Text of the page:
T.I. has a flow that is like a soft blanket, its smoothness intoxicating and dream-like, as soft and fluid as warm butter on toast. T.I. has had a pretty spotty critical period leading up to his latest release,Paperwork. The album appears as a sort of spiritual successor to his most popular record, Paper Trail, and he unabashedly explores the entire echelon of pop-hop, from the gritty ‘street legend’ angle that has popularized TIP in his earliest years to his pop persona. T.I. proves he has clout. He brings in pop-rap master Pharrell to executive produce the record, and he has enough self-awareness to know that Iggy Azalea on the lead track can only broaden his pop geared horizons. Unfortunately, the song is ridiculously dumb, which isn’t really a surprise.
And that is the masterwork of T.I. on this release. He manages to be both street and bubblegum pop on his latest album, like a Frankensteinian copulation of Michael Jackson, the Game, Britney Spears, and Dr. Dre. He has this ability to appease hip-hop heads while topping charts, a sort of much more talented but much less respected version of Jay Z. I do not believe this is deserved. T.I. has a grandiose flow that can weave from massively powerful to subtly reflective from one song to the next. Through that, he always manages to impress.
Speaking of being impressed, I have rarely been so by the features on T.I.’s material, and this record is really no different. A lot of unknowns come on, and though they hold their own with some memorable bars, their voice is drowned out in the high production and the subsequent rapping acrobatics of T.I. He comes with his buttery smooth flow and absolutely decimates the track, like his ego-driven bars on G’Shit or his aggressive angry tone over the sinister sounding drum-based Jet Fuel. But it is Boozie Badazz that takes it too far. He sounds like a Birdman parody, accentuating too much egotistical bombast without the credibility or the lyrical fun to back it up. Regardless, it is this song that seems closest to his work on King.
T.I. strikes out painfully when he slows things down, such as the quiet reflective ballad, Stay. It comes across as a little insincere given that T.I. is all about how awesome he is and how much he bests this industry. Even when he got introspective on previous albums, such as his demon shedding material from Paper Trail that had him admitting faults, he still noted he had more money than you. This is where T.I. is at his best. The ego maniacal side is fun, thrilling, adventurous, and we envy that. When he admits faults, he backs them up with authority. I fucked up, but don’t judge me- what about you, son?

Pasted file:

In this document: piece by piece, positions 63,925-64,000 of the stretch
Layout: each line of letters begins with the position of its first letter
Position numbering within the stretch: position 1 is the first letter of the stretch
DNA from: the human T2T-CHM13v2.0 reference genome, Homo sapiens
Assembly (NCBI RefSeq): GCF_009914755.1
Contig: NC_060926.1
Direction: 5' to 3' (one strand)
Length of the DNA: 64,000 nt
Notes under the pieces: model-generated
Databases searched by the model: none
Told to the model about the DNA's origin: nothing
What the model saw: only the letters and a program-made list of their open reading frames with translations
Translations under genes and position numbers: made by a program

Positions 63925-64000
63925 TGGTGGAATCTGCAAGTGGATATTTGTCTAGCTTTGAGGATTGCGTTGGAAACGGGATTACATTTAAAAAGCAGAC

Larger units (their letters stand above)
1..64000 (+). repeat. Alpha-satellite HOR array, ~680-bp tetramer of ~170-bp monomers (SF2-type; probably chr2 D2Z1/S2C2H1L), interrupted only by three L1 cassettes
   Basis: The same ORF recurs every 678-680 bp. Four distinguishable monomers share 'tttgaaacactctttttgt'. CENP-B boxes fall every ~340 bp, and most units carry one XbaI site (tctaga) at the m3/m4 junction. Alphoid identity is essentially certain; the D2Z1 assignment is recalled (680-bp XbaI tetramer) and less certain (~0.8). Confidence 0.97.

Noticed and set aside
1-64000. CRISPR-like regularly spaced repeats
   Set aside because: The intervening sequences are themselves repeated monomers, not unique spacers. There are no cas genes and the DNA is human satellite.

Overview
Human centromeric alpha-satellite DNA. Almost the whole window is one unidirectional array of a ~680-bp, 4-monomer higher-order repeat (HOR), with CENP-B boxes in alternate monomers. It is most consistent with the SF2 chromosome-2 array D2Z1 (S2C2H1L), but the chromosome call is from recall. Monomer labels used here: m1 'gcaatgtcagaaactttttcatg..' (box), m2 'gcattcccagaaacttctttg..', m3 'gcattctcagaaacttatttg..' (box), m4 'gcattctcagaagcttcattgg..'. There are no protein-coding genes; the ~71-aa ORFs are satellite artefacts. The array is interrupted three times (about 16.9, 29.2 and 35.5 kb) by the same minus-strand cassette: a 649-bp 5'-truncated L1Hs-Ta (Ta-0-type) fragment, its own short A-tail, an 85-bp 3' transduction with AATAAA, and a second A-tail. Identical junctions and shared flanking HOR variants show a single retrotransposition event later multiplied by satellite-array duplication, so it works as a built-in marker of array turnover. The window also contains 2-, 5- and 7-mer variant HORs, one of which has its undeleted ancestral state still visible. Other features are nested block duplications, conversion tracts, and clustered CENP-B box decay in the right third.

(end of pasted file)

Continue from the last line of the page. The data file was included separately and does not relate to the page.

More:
This is why his ballads don’t work, and especially here. The album falls apart in its backhalf, where T.I.’s sugarey flow is disrupted by some mind-numbing hooks from the likes of Victoria Monet and Usher, making At Ya Own Risk a doldrum mining R&B junker. These chorus’ kill the pacing of the song, and T.I leans into that with this slow muddy style that sounds like him mumbling incoherently.
The biggest surprise from the record comes from the Skyler Grey feature and the track New National Anthem. It is a firey track of huge bombast and pitch-perfect production. I have seen very things improved by the presence of Skyler Gray. Who would have thought she was capable of not ruining something with her larger-than-life forced whine of a voice?
The bottom line is that T.I. has one of the tightest and best catalogs of music in modern hip-hop. From Urban Legend on, the man has challenged his own sound, bested the competition, and managed to navigate this industry like a brick through a window. Though none of his album’s are widely considered classic, the man has this energy and the talent to back up all his bombast. Paperwork tries a lot while still keeping everything plugged into the world of pop-rap. When other rappers of less skill would fall flat this far in, T.I.’s web of attraction fills in any holes. In essence, everything he does is good, yet not necessarily great, and the final product has no faults. But he lackssomething, yet difficult to pinpoint the subtle inferiority of his career.